Colorado's "Humane Pet Act" Fails in Committee

This shameful move against dogs and cats allows horrific abuse to continue.

Posted Feb 07, 2020

Bad news for dogs and cats

The rejection of the "Humane Pet Act" by a 6-5 vote by Colorado's Rural Affairs and Agriculture Committee is bad news for dogs and cats because it allows for the continuation of severe and unrelenting mistreatment in puppy mills and kitten mills, often called kitten factories.1

The full text of the proposed bill (HB20-1084) put forth by state Representative Monica Duran (D) and state Senator Mike Foote (D) can be read here. Why the state's Rural Affairs and Agriculture Committee decided on this act has many people confused, but that's another matter for another day. 

 kimdewar0/Pixabay
Source: kimdewar0/Pixabay

The way in which members of this committee voted can be seen below and also here. Votes to reject the bill (green checks) crossed party lines, a move that surprised many people. (Contact information for Colorado legislators can be found here.) A watered-down amendment even "removed the restriction on breeding cats or dogs more than once per year and the ban non-solid floored enclosures for animals."2

 Public Record
How members of Colorado's Rural Affairs and Agriculture Committee voted on the "Humane Pet Act." The green checks (under Yea) mean they opposed the bill, and red checks (under Nay) mean they supported the bill.
Source: Public Record

There are many reasons why this bill should have passed unanimously.3 In an essay called "I Sure Wouldn't Put My Dog in a Puppy Mill, Would You?" based on a question I was asked by a 10-year-old, I made a case for why countless people want to shut down puppy mills and kitten farms immediately. I wrote this essay in response to a news release published on September 21, 2019, titled: "On Puppy Mill Awareness Day, Rep. Duran & First Gentleman Reis Draw Attention to the Need to Protect Our Canine Friends." Representative Duran and First Gentleman Reis focused on the utterly reprehensible, inhumane conditions at puppy mills in Colorado (my home state) and across the U.S.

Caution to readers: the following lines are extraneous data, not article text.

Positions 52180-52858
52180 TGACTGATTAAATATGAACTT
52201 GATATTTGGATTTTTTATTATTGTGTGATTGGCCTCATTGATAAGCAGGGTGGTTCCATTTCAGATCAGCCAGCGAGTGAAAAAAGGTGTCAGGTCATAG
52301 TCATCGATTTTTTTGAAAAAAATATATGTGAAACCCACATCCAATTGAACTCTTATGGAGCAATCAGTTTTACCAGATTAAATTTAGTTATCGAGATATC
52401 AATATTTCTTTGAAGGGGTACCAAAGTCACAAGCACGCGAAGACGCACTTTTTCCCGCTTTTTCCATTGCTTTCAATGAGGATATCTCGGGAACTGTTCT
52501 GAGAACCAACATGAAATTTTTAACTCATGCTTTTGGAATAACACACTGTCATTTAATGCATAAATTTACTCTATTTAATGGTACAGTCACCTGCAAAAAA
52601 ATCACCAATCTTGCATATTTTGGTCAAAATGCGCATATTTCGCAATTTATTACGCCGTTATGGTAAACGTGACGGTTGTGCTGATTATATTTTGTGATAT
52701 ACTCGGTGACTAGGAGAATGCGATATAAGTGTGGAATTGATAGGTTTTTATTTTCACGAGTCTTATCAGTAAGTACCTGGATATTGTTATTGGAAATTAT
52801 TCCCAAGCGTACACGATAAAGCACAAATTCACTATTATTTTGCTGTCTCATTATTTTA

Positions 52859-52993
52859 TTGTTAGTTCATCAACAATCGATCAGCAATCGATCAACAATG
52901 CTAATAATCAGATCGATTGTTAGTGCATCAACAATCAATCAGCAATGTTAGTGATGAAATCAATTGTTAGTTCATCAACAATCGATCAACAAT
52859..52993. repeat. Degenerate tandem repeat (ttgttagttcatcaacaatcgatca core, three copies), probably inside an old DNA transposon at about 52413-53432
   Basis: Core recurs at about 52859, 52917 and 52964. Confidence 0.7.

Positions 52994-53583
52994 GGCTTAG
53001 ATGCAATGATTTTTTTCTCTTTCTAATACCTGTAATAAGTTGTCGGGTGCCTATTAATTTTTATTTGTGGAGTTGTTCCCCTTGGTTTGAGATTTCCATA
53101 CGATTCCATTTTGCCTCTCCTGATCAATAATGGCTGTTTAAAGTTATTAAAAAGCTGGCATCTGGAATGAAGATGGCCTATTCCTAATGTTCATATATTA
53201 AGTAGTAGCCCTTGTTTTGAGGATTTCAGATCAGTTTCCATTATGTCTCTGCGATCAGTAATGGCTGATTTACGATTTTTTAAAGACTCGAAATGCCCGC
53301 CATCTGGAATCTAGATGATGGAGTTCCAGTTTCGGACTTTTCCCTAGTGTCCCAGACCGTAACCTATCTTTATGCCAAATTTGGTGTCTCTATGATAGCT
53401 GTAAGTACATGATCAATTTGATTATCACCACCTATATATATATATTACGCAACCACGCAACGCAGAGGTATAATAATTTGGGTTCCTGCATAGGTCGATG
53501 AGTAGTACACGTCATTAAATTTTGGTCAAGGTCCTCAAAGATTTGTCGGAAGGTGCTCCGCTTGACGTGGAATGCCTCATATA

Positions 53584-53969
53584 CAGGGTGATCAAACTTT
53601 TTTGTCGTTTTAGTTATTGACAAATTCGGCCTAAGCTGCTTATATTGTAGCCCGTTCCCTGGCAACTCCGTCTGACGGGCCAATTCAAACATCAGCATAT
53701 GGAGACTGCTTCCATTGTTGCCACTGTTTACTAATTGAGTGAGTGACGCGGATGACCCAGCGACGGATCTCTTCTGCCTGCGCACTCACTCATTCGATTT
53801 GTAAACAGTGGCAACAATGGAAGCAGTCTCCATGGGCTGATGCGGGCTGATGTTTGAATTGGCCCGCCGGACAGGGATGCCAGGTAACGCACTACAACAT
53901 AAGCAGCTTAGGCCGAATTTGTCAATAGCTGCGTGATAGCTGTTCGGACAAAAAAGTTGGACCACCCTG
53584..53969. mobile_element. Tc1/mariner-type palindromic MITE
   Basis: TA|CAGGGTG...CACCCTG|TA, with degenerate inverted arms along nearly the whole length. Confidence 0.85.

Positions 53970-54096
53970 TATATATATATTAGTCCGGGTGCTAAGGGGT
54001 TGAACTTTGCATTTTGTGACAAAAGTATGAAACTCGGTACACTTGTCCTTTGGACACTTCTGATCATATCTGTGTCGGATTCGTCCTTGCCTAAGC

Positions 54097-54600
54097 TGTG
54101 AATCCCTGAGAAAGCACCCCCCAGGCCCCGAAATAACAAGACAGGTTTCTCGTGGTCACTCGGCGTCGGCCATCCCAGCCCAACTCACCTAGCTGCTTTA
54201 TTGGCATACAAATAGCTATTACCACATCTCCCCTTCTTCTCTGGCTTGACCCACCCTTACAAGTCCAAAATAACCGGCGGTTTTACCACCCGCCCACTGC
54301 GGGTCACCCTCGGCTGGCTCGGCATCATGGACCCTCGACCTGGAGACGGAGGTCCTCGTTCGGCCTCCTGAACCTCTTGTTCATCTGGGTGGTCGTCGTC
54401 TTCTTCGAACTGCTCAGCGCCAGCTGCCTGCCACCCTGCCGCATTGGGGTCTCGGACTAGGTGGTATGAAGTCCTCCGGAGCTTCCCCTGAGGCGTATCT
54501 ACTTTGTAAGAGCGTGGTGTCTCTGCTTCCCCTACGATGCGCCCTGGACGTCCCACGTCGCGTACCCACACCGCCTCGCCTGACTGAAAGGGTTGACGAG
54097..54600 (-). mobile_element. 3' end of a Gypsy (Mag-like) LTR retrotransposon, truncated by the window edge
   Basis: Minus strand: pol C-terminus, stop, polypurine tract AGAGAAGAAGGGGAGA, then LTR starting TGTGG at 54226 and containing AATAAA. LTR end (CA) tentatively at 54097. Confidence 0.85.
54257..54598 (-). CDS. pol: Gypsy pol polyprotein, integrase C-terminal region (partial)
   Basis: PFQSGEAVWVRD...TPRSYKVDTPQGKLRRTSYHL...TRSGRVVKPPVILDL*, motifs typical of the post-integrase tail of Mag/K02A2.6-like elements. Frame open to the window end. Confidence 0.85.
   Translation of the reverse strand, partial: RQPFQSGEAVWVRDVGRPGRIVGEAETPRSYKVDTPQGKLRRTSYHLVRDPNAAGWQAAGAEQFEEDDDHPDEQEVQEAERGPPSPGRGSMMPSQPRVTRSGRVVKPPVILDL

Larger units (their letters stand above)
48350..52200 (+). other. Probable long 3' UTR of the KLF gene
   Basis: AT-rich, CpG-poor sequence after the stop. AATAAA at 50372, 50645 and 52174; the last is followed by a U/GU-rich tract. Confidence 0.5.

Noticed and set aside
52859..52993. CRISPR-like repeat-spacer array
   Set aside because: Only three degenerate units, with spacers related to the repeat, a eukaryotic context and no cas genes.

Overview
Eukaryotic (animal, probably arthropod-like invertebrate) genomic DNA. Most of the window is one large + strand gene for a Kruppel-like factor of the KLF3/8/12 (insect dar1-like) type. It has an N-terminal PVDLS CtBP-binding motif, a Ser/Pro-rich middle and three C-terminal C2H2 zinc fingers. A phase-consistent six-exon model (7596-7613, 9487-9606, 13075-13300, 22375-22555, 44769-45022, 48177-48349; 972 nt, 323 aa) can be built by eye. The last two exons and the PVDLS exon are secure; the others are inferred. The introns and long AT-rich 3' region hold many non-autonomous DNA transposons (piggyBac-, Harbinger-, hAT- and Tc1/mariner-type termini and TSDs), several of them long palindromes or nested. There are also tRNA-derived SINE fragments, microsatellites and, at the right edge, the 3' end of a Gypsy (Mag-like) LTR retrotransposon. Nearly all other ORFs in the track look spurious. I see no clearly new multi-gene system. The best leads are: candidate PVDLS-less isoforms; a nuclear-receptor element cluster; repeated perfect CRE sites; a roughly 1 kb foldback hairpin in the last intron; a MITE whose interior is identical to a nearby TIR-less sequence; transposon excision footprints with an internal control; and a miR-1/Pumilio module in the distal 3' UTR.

The timing for the release of Monica Duran and Marlon Reis' visionary bill couldn't have been better, because the third Saturday in September is Puppy Mill Awareness Day. This is a perfect time, as is every day, for everyone to pay close attention to the horrific conditions at puppy mills and to pay homage to their innocent and non-consenting residents.

Dogs are sentient, feeling beings, and there is no doubt that they don't like being held captive in a puppy mill. It surely isn't anything close to a good life, and we're surely not doing all we can to give them the best lives possible. Someone once told me that puppy-mill breeders have said that they really loved their dogs. I'm glad they don't love me. 

Some people say: "We really don't know what dogs feel." But I point them to a huge database on the emotional lives of these and other amazing nonhumans. There's more than enough science clearly showing that dogs and other animals are emotional beings. I also tell myself I'm glad I'm not their dog. 

Public Domain
Miniature breeds at a U.S. puppy mill.
Source: Public Domain

No dog in their right mind would choose to live in one of these inhumane hellholes, where they're housed in tiny, crowded cages 24/7, go without veterinary care, are poorly fed, and often live in their own and others' waste. I hope that no human would ever choose to relinquish their dog to a puppy mill. If you can bear it, you can read all about the conditions at puppy mills and where puppy mill dogs are sold here.

Money trumps sentience and feelings

Money is king, and it comes at the expense of the health and well-being of the dogs and cats who are forced to live in puppy mill and cat factory hellholes. In the vote against the "Humane Pet Act," money ruled and trumped the well-being of dogs and cats, a shameful move for sure. We read, for example, "Ultimately, lawmakers said they didn’t feel comfortable supporting a bill that could have such an impact on local businesses. 'We cannot be anti-business,' said Rep. Richard Holtorf, a Republican legislator. 'This industry has so many hard-working people, and I am not going to sit here and jeopardize the business models of these pet stores.'”

How we treat dogs, cats, and other animals says a lot about people and decency 

Closing down puppy mills isn't some sort of "radical animal rights" move, as many have claimed. In fact, it's all about decency. It's about showing respect and compassion and honoring who dogs really are—deeply feeling, sentient beings. Calling dogs "our best friends" is a fabrication and a myth that isn't based on reality. No one I know would commit their so-called best friends to life in a puppy mill.